Carbon dioxide fixation via production of succinic acid from glycerol in engineered Saccharomyces cerevisiae

Zahabiya Malubhoy, Frederico Mendonça Bahia, Sophie Claire de Valk, Erik de Hulster, Toni Rendulić, Juan Paulo Ragas Ortiz, Joeline Xiberras, Mathias Klein, Robert Mans, Elke Nevoigt*

*Corresponding author for this work

Research output: Contribution to journalArticleScientificpeer-review

7 Citations (Scopus)
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Background: The microbial production of succinic acid (SA) from renewable carbon sources via the reverse TCA (rTCA) pathway is a process potentially accompanied by net-fixation of carbon dioxide (CO2). Among reduced carbon sources, glycerol is particularly attractive since it allows a nearly twofold higher CO2-fixation yield compared to sugars. Recently, we described an engineered Saccharomyces cerevisiae strain which allowed SA production in synthetic glycerol medium with a maximum yield of 0.23 Cmol Cmol−1. The results of that previous study suggested that the glyoxylate cycle considerably contributed to SA accumulation in the respective strain. The current study aimed at improving the flux into the rTCA pathway accompanied by a higher CO2-fixation and SA yield. Results: By changing the design of the expression cassettes for the rTCA pathway, overexpressing PYC2, and adding CaCO3 to the batch fermentations, an SA yield on glycerol of 0.63 Cmol Cmol−1 was achieved (i.e. 47.1% of the theoretical maximum). The modifications in this 2nd-generation SA producer improved the maximum biomass-specific glycerol consumption rate by a factor of nearly four compared to the isogenic baseline strain solely equipped with the dihydroxyacetone (DHA) pathway for glycerol catabolism. The data also suggest that the glyoxylate cycle did not contribute to the SA production in the new strain. Cultivation conditions which directly or indirectly increased the concentration of bicarbonate, led to an accumulation of malate in addition to the predominant product SA (ca. 0.1 Cmol Cmol−1 at the time point when SA yield was highest). Off-gas analysis in controlled bioreactors with CO2-enriched gas-phase indicated that CO2 was fixed during the SA production phase. Conclusions: The data strongly suggest that a major part of dicarboxylic acids in our 2nd-generation SA-producer was formed via the rTCA pathway enabling a net fixation of CO2. The greatly increased capacity of the rTCA pathway obviously allowed successful competition with other pathways for the common precursor pyruvate. The overexpression of PYC2 and the increased availability of bicarbonate, the co-substrate for the PYC reaction, further strengthened this capacity. The achievements are encouraging to invest in future efforts establishing a process for SA production from (crude) glycerol and CO2.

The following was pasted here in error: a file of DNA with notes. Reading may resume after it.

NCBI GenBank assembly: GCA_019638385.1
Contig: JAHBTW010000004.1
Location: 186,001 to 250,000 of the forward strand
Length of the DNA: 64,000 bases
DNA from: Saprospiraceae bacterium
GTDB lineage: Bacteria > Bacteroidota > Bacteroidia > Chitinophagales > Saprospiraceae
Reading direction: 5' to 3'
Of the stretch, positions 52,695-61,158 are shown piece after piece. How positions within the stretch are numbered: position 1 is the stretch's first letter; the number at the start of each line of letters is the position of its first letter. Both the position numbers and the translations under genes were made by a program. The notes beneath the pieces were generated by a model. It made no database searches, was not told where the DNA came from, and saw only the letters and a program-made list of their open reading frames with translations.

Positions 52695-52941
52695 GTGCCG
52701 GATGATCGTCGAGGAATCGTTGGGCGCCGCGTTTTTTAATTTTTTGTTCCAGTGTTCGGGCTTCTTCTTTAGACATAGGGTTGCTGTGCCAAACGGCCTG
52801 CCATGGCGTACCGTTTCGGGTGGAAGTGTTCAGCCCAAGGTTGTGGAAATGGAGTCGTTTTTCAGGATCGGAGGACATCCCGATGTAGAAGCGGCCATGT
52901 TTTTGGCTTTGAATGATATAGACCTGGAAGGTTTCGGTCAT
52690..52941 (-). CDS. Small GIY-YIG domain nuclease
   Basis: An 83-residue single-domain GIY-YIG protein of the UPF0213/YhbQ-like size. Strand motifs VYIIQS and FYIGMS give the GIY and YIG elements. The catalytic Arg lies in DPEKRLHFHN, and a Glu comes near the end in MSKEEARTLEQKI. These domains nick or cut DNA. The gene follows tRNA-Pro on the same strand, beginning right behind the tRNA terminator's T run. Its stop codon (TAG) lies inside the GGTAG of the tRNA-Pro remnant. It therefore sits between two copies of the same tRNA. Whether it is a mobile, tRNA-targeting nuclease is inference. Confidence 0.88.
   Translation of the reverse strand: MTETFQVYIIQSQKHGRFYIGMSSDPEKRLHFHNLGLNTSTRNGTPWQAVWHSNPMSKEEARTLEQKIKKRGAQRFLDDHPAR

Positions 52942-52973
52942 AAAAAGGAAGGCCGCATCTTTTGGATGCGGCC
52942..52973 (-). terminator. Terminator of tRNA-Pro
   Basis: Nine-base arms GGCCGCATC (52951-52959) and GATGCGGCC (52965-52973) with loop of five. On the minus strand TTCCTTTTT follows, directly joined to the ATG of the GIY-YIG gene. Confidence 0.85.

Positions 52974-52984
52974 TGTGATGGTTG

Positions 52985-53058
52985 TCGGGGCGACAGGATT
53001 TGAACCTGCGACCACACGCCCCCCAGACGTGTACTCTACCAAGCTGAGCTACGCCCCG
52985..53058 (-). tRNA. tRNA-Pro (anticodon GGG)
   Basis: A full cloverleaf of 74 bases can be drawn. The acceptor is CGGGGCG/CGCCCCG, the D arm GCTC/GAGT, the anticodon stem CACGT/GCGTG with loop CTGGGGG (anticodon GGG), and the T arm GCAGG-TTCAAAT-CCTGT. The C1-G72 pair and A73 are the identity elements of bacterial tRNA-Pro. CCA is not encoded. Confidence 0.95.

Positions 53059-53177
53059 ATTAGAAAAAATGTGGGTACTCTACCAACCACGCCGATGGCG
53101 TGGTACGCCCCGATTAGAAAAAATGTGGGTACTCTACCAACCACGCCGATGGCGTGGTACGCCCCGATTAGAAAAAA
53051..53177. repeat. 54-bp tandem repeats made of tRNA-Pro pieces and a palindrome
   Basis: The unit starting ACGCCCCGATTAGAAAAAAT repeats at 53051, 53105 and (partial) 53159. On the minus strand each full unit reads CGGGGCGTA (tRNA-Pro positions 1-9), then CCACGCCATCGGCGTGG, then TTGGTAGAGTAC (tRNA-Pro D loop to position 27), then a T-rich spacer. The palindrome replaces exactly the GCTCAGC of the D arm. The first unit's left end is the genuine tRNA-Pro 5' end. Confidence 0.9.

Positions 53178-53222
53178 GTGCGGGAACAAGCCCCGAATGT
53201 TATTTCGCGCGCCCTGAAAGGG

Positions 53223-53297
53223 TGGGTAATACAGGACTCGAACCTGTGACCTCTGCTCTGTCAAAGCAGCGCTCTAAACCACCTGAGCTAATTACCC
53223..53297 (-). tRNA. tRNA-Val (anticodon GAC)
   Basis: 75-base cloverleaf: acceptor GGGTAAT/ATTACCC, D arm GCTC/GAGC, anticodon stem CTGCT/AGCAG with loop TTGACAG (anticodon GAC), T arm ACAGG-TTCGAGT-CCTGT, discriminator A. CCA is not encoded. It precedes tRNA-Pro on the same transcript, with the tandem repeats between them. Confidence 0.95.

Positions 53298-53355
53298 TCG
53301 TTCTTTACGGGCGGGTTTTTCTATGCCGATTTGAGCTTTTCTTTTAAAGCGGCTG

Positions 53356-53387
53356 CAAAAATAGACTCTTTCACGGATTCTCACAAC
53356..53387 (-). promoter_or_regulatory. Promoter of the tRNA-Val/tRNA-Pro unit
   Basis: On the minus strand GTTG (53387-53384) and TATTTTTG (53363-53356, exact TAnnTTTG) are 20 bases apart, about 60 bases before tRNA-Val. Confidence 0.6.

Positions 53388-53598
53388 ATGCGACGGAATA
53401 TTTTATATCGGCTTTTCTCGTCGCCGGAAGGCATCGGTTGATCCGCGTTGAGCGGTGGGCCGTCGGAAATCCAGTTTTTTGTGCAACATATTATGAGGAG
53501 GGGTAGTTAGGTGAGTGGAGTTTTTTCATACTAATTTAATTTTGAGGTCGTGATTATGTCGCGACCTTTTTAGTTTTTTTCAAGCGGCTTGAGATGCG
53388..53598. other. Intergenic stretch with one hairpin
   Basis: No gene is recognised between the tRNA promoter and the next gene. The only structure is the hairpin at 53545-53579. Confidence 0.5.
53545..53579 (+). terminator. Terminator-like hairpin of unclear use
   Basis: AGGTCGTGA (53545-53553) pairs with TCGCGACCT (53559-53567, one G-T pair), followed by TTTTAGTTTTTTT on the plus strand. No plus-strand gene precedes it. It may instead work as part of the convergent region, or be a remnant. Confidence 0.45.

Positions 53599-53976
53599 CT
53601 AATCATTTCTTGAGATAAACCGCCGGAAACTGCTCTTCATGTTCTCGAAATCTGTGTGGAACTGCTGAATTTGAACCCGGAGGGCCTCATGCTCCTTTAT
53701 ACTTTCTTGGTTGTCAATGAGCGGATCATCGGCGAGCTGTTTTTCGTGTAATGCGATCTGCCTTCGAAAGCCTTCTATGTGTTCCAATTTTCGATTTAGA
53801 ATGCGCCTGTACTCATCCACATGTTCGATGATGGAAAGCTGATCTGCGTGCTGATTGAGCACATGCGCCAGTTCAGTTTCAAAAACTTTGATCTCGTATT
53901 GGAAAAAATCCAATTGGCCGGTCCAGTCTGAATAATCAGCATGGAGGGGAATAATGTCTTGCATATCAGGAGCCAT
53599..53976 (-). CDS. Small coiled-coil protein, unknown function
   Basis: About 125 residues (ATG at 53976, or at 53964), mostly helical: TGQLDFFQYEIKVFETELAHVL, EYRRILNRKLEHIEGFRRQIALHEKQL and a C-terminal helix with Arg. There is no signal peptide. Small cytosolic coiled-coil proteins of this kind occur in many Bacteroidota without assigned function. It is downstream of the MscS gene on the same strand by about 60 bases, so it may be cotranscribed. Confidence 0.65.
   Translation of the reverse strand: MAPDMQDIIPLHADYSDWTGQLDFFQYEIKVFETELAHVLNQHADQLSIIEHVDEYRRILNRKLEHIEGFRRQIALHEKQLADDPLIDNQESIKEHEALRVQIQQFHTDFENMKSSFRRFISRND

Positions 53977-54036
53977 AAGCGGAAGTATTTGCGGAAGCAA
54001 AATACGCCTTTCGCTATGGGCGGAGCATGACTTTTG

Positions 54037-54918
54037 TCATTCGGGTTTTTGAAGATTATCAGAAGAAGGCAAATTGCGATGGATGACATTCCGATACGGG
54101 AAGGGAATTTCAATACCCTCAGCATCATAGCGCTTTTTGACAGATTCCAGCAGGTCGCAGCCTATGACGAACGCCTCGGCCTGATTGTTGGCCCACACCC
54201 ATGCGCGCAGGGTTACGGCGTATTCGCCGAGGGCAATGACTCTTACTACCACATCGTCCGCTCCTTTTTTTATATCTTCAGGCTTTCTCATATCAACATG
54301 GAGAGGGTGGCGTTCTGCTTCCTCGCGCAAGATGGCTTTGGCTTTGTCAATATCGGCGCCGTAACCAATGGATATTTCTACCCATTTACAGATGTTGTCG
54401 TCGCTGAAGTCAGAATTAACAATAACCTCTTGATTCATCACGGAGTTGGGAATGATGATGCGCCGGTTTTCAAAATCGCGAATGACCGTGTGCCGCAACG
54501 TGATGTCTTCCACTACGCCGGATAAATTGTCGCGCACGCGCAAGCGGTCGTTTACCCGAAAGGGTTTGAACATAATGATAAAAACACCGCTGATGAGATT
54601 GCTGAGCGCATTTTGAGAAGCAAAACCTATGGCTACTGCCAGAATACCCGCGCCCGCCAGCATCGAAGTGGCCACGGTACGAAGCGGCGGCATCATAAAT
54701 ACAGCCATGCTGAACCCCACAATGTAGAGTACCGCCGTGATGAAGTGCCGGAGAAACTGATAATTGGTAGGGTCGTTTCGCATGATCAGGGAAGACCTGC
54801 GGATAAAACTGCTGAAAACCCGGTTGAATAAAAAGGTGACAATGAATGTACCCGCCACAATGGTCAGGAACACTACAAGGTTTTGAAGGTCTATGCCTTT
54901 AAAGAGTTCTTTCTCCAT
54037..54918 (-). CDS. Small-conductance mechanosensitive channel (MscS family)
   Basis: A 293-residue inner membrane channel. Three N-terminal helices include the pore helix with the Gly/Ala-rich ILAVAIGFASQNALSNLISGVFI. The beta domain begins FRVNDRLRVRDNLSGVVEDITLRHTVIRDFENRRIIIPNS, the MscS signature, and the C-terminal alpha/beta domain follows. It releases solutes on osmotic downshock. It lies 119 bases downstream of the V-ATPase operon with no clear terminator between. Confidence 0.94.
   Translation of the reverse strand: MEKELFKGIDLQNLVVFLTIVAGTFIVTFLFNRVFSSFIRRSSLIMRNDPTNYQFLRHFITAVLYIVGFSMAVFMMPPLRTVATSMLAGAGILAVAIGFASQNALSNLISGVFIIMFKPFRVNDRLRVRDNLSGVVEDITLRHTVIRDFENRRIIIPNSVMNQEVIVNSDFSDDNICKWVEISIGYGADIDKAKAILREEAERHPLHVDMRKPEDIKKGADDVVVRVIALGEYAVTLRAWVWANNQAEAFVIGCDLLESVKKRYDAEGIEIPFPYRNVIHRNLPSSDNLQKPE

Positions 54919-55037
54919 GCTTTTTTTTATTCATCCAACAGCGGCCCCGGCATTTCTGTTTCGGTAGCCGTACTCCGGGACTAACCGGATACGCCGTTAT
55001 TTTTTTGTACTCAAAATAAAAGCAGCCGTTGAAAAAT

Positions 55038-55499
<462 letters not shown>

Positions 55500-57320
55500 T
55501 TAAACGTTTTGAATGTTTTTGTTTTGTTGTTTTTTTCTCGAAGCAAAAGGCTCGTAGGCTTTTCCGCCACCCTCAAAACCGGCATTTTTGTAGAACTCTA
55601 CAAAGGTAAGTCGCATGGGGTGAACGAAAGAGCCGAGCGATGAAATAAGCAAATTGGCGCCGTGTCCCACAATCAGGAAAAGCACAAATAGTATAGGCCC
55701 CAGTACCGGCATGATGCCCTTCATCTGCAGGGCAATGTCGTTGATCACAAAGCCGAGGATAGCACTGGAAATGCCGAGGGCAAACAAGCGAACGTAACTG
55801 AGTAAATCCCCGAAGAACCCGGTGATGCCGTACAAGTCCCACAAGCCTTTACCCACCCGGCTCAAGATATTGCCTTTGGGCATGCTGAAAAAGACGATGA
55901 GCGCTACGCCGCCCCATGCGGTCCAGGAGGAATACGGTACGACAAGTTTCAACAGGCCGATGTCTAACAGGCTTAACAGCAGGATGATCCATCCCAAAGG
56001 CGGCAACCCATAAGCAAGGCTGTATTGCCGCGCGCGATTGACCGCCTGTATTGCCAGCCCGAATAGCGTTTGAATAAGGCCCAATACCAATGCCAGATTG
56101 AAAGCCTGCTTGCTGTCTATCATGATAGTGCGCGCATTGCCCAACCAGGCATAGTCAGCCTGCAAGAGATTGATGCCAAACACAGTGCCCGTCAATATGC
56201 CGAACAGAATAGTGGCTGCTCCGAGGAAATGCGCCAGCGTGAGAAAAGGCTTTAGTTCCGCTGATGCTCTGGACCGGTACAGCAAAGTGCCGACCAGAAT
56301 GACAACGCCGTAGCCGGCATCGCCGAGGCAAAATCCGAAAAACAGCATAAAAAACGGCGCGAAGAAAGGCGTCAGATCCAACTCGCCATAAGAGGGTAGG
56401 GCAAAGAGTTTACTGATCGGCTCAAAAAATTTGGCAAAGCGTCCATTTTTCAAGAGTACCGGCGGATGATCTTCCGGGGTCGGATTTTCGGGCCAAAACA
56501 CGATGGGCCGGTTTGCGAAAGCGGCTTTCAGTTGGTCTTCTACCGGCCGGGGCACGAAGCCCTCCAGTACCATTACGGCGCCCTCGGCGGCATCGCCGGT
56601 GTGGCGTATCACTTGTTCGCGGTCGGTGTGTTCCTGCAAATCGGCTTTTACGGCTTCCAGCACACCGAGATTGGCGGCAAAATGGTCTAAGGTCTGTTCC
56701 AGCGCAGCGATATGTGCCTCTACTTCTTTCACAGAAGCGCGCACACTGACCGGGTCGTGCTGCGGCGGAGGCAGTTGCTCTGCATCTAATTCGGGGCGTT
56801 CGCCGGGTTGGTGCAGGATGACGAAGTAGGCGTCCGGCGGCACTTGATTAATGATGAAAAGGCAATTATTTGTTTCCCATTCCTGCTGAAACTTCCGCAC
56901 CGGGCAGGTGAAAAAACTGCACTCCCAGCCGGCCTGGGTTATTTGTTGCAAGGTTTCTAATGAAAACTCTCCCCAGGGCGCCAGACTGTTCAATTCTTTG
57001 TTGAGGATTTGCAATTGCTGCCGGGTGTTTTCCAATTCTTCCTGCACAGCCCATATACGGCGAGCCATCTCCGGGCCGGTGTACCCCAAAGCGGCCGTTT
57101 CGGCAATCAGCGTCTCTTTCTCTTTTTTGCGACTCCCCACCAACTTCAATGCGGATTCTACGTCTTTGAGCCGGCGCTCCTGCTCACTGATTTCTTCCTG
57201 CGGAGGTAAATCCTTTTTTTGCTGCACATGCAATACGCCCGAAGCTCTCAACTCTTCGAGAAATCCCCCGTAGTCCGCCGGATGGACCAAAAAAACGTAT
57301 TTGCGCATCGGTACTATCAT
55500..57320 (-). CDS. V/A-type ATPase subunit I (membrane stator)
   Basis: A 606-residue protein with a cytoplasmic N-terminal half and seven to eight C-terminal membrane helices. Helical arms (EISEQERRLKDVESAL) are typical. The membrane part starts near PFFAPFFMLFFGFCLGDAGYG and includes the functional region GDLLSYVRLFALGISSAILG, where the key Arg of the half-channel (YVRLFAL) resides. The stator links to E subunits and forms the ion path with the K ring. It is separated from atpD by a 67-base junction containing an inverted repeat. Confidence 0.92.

Original languageEnglish
Article number102
Number of pages15
JournalMicrobial Cell Factories
Issue number1
Publication statusPublished - 2022


  • Carbon dioxide
  • CO fixing
  • Dicarboxylic acids
  • Fermentation
  • Glycerol
  • Metabolic engineering
  • Saccharomyces cerevisiae
  • Succinic acid
  • Yeast


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